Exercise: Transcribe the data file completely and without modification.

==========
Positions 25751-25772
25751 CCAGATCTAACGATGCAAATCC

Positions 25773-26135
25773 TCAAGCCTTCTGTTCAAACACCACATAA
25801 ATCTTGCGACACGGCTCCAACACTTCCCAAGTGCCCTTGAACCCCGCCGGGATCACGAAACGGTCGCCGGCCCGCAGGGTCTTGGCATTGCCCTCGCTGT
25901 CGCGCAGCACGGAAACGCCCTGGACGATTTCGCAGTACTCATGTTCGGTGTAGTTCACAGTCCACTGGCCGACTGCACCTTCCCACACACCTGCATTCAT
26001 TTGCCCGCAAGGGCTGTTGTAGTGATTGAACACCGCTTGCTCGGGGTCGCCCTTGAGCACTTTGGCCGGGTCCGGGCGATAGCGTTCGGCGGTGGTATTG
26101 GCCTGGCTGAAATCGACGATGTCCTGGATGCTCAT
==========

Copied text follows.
Positions 25751-25772
25751 CCAGATCTAACGATGCAAATCC

Positions 25773-26135
25773 TCAAGCCTTCTGTTCAAACACCACATAA
25801 ATCTTGCGACACGGCTCCAACACTTCCCAAGTGCCCTTGAACCCCGCCGGGATCACGAAACGGTCGCCGGCCCGCAGGGTCTTGGCATTGCCCTCGCTGT
25901 CGCGCAGCACGGAAACGCCCTGGACGATTTCGCAGTACTCATGTTCGGTGTAGTTCACAGTCCACTGGCCGACTGCACCTTCCCACACACCTGCATTCAT
26001 TTGCCCGCAAGGGCTGTTGTAGTGATTGAACACCGCTTGCTCGGGGTCGCCCTTGAGCACTTTGGCCGGGTCCGGGCGATAGCGTTCGGCGGTGGTATTG
26101 GCCTGGCTGAAATCGACGATGTCCTGGATGCTCAT